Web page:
Hannah McGill: Scrabbling around for a new house

Estate agents should come up with new words to describe properties. Picture: Jane Barlow
Estate agents should come up with new words to describe properties. Picture: Jane Barlow
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I AM looking for a house to buy. While it is, of course, a comparatively comfortable position in which to be, looking for a house to buy makes you go mad. Remember Jesse Eisenberg as Mark Zuckerberg at the end of The Social Network, refreshing his Face­book page over and over again to see if his ex has accepted his friend request? That’s me on ESPC.com, looking for newly added properties within our somewhat restrictive price range.

Supervising our toddlers in the playpark, my partner and I catch each other assessing the climbing frame on its original hardwood floorboards and loft conversion possibilities. Long ago, before the internet was as scary as it is now, I did a certain amount of online dating, and this is worse. There’s the same obsessiveness, the same continual risk of rejection, and the same sense that any passing moment might see one’s destined perfect match cruelly snapped up by someone quicker off the mark – all without even the theoretical possibility of affecting the outcome by means of witty e-mails or well-lit profile pictures. Famously, people lie in their online dating profiles – bundles of nervous tension refer to themselves as “laid-back”, quite small people miraculously extend into willowiness, and so forth.

Property lies are even more bare-faced. Certain terms seem to be agreed upon in their egregious misuse: “charming” means “small”; “ideal first-time buy” means “insanely small”; “in need of some modernisation” means “décor inspired by The Overlook Hotel”. “Vibrant area” means “you may be stabbed here”, while “for those who enjoy the buzz of city living” means “so high are your chances of being stabbed that on buying this property you may as well just stab yourself to remove the element of surprise”.

Then there are terms that just don’t really mean anything. “Spacious” and “sunny” are just syllables, used to take up space when the place is so nondescript that there’s really nothing to say. “Rarely available” seems barely relevant, since I only want to buy the darn thing now – or at least I might if it wasn’t so charming, vibrant and spacious.

If only for the sanity of those of us trawling listings every day, it’s surely time for estate agents to change up their language. We heard in the past week that the Scrabble dictionary has been beefed up with 6,500 new words; people who work in property should take a look! “Dench”, now officially a word for “excellent”, would suit a grand New Town gaff with original period features. “Lotsa” period features, one might say, since that’s also allowed. “New to market” might be trimmed to “Newb”, now counted as a word; and the dreaded “under offer” might be sympathetically accompanied by a “Waah” or “Grr”.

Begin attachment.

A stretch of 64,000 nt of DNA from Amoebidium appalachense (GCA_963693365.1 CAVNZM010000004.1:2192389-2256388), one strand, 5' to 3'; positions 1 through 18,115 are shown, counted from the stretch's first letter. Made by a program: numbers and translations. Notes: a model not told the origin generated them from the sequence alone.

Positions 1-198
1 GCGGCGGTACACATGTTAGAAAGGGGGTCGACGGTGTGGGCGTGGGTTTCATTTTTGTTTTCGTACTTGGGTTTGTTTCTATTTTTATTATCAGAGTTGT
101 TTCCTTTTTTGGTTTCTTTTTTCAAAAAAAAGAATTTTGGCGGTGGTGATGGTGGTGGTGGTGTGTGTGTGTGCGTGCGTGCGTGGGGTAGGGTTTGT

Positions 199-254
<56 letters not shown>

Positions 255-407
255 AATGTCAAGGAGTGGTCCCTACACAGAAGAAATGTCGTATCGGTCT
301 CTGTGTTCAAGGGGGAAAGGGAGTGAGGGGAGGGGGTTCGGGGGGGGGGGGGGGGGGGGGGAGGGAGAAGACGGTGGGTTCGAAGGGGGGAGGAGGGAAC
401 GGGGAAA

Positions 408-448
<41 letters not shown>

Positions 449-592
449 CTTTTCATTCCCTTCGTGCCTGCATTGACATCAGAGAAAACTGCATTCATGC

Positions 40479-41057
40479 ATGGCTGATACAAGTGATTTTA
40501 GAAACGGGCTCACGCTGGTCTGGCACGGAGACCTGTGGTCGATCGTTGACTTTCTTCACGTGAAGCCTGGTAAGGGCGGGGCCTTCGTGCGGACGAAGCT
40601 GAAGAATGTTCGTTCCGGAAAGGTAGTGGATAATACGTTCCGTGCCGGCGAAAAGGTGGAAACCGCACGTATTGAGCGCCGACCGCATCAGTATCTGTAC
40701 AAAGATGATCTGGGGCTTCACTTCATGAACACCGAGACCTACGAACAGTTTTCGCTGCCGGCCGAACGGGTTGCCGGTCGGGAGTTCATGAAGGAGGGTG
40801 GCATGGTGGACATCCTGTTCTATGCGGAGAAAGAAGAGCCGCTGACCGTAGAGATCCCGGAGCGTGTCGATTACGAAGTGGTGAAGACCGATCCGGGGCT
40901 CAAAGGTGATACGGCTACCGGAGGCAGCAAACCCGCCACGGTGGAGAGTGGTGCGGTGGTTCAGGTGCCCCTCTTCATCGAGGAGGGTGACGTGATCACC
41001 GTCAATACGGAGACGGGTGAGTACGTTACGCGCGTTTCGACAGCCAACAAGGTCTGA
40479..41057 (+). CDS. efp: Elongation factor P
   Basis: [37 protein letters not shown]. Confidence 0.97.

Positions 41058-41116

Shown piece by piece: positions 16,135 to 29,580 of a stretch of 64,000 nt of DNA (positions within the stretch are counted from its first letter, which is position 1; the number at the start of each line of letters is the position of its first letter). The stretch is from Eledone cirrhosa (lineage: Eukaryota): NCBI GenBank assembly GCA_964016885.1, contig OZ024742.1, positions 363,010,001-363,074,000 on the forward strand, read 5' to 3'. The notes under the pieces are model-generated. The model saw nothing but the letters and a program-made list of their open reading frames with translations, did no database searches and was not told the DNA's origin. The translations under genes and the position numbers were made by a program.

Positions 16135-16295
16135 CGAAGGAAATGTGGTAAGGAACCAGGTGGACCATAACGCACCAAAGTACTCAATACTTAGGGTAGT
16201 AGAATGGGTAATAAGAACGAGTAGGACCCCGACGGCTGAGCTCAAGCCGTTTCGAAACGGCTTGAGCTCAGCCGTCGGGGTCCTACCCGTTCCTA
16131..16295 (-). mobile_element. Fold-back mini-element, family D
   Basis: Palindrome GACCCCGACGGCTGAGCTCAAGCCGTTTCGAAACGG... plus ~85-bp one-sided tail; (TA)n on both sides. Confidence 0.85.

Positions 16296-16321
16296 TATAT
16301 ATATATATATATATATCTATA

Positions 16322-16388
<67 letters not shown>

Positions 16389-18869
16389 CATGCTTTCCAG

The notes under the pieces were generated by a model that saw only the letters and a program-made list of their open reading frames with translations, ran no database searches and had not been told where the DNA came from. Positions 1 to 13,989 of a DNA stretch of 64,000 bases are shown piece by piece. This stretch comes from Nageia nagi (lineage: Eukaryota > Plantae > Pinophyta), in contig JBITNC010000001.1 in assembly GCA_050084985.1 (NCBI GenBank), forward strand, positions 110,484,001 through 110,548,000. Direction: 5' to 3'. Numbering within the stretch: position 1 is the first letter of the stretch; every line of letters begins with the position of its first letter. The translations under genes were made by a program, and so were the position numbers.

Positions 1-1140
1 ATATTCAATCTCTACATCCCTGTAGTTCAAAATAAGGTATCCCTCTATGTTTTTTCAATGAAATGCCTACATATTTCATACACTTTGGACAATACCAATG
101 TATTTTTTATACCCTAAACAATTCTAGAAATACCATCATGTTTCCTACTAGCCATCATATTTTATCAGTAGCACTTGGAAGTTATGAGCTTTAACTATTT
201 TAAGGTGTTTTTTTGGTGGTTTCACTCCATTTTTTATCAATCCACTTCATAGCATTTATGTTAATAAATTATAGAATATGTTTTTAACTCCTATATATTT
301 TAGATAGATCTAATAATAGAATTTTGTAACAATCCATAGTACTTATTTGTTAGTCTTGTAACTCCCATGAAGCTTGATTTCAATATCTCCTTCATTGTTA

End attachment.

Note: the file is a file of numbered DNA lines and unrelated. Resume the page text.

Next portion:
“Emoji” is another newly valid word, and maybe that’s where all this is ultimately headed. Smiley face for a solid home report. Shrug for a shady part of town. Small cat for “limited cat-swinging potential”… Well, at least the wait for the right thing to come along affords plentiful time for Scrabble, with competitive edges sharpened by frustration and rage.

Netting a non-bargain

MANY are the ways in which internet retail can mislead the inattentive. Scale, it seems, is one. A friend recently shared a picture of a laundry basket his wife had bought online, not realising that it was but a tiny novelty item. Someone else confessed to having bought a miniature set of pans. Another spotted a brilliant deal on a pushchair, only to realise it was for a doll. And someone else – all right, this one was me – invested in cardboard packing boxes that turned out to be mouse-sized. Don’t sweat the small stuff, counselled a famous self-help book. More up-to-date advice might specify “but also, don’t accidentally buy it online, thinking it is full-sized stuff”. If you have made this mistake, be comforted: you are not alone. «

There’s some life in the old dog yet

IN THE midst of a slew of disapproving coverage of the gender politics of the Cannes Film Festival (widespread shock as event celebrated for exclusiveness, snobbery and quaint investment in old-style glamour strictly enforces those values! Next week: world appalled as bears foul woodland!), it was nice to note the reunion of two actors whose careers have provided interesting spins on showbiz expectations. Isabelle Huppert and Gerard Dépardieu (above), cast together in Les Valeuses in 1974 and Loulou in 1980, now appear together in the Cannes competition title Valley Of Love, at the ages of 62 and 66 respectively. French cinema may be regarded as one long tribute to female nubility, but Huppert has been one of its biggest stars with no concession to decorative casting or conventional standards of comeliness. Dépardieu, meanwhile, has seen his career fade as he’s aged, and has his ruined looks and (admittedly extreme) antics critiqued as fiercely as any starlet gone to seed. Their reunion also stirs curiosity about just what it’s like to work with someone again after 35 years. Recently matched by Nine To Five stars Lily Tomlin and Jane Fonda teaming back up for Grace And Frankie, it’s a gap that makes the wait to see Mulder and Scully back onscreen look brief. How was it for Huppert? “Gerard,” she has confirmed, “is still a mad dog.”